Let loose your inner child at the National Science Center’s Fort Discovery, located on the scenic Riverwalk in downtown Augusta. More than 250 interactive exhibits inspire the imagination while promoting science and math through hands-on exploration of electronics, communications, automation, robotics, power generation and more. 800-325-5445,

Where to Stay

At the end of a busy day, you’ll welcome rest. Consider the Partridge Inn, a historic property with modern updates thanks to a multi-milliondollar renovation completed in October 2006. All 145 guest rooms— from studios to two-room suites—boast rich reproduction furnishings and amenities like plush towels and high-speed Internet access. The Partridge Inn was the first hotel in Georgia selected for inclusion in Historic Hotels of America. Each Sunday the award-winning “Best of Augusta” brunch buffet draws visitors and locals. The hotel is conveniently located in Augusta’s Summerville Historic District, ideal for a drive or stroll around neighborhood streets to peek at historic houses. 706-737-8888,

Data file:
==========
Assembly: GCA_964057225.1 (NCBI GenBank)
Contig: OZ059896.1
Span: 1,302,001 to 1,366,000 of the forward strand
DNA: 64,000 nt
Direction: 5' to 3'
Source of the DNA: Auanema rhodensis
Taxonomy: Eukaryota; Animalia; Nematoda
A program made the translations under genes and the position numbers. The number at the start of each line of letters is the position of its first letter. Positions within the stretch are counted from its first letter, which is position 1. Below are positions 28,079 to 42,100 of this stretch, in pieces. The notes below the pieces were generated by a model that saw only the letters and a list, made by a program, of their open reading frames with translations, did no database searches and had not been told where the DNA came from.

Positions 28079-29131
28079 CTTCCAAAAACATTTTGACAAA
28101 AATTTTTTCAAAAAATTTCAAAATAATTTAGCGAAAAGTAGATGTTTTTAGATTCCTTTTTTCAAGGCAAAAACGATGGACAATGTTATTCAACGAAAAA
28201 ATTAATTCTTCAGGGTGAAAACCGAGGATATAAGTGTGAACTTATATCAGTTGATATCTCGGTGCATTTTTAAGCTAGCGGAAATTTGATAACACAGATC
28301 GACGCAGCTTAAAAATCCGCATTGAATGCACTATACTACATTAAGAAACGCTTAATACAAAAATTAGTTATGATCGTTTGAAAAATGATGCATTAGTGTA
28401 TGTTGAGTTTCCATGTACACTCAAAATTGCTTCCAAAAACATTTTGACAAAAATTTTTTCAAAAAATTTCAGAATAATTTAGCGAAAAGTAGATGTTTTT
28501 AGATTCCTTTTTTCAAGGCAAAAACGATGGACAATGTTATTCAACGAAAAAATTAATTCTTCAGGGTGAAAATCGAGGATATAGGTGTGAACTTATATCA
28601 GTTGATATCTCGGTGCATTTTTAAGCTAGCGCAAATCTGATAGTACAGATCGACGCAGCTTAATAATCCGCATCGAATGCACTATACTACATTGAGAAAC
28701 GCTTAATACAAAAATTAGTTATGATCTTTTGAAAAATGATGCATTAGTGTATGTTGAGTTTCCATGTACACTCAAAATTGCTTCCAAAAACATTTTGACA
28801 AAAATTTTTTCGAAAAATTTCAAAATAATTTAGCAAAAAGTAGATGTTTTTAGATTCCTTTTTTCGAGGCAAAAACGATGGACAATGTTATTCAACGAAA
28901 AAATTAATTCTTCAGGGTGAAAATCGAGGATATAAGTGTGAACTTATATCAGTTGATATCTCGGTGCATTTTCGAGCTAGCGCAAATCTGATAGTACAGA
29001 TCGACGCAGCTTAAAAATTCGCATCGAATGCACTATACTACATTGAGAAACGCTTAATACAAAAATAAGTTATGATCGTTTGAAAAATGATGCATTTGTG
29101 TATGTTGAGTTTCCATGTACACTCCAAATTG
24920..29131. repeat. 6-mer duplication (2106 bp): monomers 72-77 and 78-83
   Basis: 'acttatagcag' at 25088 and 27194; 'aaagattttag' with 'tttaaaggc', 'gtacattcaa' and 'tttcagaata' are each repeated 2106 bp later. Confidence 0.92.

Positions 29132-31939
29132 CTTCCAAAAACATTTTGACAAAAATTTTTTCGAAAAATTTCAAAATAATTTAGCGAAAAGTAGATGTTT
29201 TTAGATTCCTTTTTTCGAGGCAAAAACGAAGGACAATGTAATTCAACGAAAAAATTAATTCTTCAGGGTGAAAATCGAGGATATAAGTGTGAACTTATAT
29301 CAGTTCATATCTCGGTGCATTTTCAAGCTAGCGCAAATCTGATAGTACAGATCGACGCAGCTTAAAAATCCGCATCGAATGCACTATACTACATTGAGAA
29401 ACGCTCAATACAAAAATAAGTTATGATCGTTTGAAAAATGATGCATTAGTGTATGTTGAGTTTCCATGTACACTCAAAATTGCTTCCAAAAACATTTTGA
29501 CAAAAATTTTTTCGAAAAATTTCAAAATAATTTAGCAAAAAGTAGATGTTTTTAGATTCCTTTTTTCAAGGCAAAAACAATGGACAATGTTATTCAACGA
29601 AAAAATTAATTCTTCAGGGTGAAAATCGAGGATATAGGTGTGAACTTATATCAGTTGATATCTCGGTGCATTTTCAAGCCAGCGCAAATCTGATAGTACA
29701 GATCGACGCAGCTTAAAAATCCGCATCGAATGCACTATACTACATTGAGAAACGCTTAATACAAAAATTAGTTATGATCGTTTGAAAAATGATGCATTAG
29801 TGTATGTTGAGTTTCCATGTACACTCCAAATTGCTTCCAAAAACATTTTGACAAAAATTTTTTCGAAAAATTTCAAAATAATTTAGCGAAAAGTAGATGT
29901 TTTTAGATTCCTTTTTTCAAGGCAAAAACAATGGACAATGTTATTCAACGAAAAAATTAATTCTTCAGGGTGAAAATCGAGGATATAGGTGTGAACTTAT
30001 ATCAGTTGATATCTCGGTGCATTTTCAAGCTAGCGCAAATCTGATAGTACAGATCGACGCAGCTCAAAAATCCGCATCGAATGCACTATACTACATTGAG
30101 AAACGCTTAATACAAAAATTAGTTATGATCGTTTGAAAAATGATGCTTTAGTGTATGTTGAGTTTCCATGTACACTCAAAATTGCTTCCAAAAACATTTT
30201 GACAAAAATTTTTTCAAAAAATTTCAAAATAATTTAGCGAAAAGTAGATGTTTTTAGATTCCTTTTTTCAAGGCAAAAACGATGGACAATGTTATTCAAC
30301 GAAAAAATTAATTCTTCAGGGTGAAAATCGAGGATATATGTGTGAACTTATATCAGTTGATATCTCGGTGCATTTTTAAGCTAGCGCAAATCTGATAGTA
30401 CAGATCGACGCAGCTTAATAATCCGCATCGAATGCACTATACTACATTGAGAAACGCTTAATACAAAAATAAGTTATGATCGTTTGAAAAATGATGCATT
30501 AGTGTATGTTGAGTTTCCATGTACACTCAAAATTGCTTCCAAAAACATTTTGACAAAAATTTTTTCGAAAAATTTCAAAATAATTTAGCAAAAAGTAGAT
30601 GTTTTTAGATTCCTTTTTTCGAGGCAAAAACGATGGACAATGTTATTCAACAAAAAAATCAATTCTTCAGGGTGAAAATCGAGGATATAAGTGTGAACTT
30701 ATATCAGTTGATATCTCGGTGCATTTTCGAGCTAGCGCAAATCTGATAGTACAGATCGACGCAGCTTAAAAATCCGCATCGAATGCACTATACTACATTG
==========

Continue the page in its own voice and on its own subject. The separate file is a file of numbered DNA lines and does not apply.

Looking for cozy sleep on a budget? Consider the Country Inn & Suites by Carlson. It’s easy to locate and offers all basic amenities, plus free Internet access. Warm cookies await guests who stroll through the lobby in the afternoon, and a complimentary continental breakfast is available each morning. 706-736-8988,

Visit Augusta and you’ll understand why 1.5 million people from around the world come to the city each year. Odds are, you’ll discover so many ways to play in Augusta—even if you never make it to a golf course—that you’ll likely return again and again.